IN AN effort to stave off the inevitable talent shortage, KPMG is now looking to recruit law and other non-accounting graduates into an expanding number of its practices.
While law graduates have always been welcome at the accounting firm’s tax practice, it has embarked on a new program that will see it accept applications from any credit average or above graduate for auditing and middle market advisory areas.
This is a first for the firm, which will encourage students to undergo a commerce bridging course during their first 18 months as a graduate when they start at the firm.
KPMG graduate recruitment manager Claire Strik told Lawyers Weekly that the pressure has come as the numbers of local accounting graduates have not increased significantly in the past few years. “As our business has grown significantly, and our competitors are recruiting more graduates each year, like we are, we felt that we needed to broaden the option that we had for recruiting really strong graduates.”
The firm is looking for the best graduates it can find, from no particular universities and with no particular degrees, said Strik. Top students will have first access to the number of placements available. “In all of our programs we look for at least a credit average and above. The chartered accounting (CA) program is quite difficult to complete. We need the confidence that the students will have the skills to complete the course.”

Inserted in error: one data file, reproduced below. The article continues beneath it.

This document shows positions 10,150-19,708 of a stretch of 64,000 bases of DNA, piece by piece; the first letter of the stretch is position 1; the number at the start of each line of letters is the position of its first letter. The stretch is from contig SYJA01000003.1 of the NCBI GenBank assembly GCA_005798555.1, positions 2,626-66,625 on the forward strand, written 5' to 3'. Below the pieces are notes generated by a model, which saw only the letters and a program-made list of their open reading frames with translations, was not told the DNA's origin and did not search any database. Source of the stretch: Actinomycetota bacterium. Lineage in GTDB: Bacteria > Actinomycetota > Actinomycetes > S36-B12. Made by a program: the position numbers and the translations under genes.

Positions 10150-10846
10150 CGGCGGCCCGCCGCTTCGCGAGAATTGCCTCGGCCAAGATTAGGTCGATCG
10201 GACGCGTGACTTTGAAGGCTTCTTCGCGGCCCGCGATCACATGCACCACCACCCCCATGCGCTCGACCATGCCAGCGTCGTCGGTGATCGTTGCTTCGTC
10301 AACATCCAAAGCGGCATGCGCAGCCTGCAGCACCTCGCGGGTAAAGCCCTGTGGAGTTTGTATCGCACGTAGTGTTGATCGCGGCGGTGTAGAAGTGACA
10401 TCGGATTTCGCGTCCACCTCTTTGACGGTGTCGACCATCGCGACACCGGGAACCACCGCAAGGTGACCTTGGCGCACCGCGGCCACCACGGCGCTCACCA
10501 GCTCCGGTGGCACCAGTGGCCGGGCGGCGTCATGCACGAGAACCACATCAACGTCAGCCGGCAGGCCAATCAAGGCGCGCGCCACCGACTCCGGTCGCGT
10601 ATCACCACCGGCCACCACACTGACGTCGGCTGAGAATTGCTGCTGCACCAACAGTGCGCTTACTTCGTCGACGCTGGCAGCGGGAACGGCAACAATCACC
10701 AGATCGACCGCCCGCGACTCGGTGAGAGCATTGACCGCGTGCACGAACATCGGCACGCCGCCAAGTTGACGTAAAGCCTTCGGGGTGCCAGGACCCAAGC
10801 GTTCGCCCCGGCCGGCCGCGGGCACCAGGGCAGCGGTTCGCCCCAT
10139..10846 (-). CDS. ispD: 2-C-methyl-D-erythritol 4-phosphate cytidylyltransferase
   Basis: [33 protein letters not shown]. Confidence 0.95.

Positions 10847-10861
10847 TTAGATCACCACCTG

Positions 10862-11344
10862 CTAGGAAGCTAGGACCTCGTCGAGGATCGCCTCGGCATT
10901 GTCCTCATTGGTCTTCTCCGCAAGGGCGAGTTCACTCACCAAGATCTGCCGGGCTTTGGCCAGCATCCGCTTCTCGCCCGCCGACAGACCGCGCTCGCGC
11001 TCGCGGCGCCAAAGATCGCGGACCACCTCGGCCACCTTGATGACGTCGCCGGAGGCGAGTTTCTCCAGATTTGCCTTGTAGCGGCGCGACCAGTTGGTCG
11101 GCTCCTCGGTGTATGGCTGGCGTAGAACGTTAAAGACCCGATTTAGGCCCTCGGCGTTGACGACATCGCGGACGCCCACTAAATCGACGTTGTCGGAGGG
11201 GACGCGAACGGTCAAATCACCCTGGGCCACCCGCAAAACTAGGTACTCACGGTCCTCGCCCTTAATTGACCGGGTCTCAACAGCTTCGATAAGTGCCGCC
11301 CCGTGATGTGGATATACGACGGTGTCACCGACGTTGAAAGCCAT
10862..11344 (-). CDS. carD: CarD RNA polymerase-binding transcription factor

The new program is a graduate certificate course. It allows students to become eligible to complete the CA program to become a chartered accountant. They do six modules, taking 18 months to complete, which enables them to then complete the chartered accountant program, which is another five modules, also taking about 18 months.
Graduates will be required to work full-time as well as do the courses, both of which run after hours and have an online learning components.
While the firm has not yet actively recruited from within universities, Strik said there had been considerable interest internally.
“[There are] people working in our areas who would like to study the foundation course, allowing them to become a chartered accountant. We haven’t been out on campus recruiting heavily for the non-accounting students, so I guess we’ll wait and see in March.
“We will be recruiting for 2008 graduates to come in to the areas of audit and middle market advisory, and we will be opening up about 10 per cent of our positions to those non-accounting graduates,” she said.
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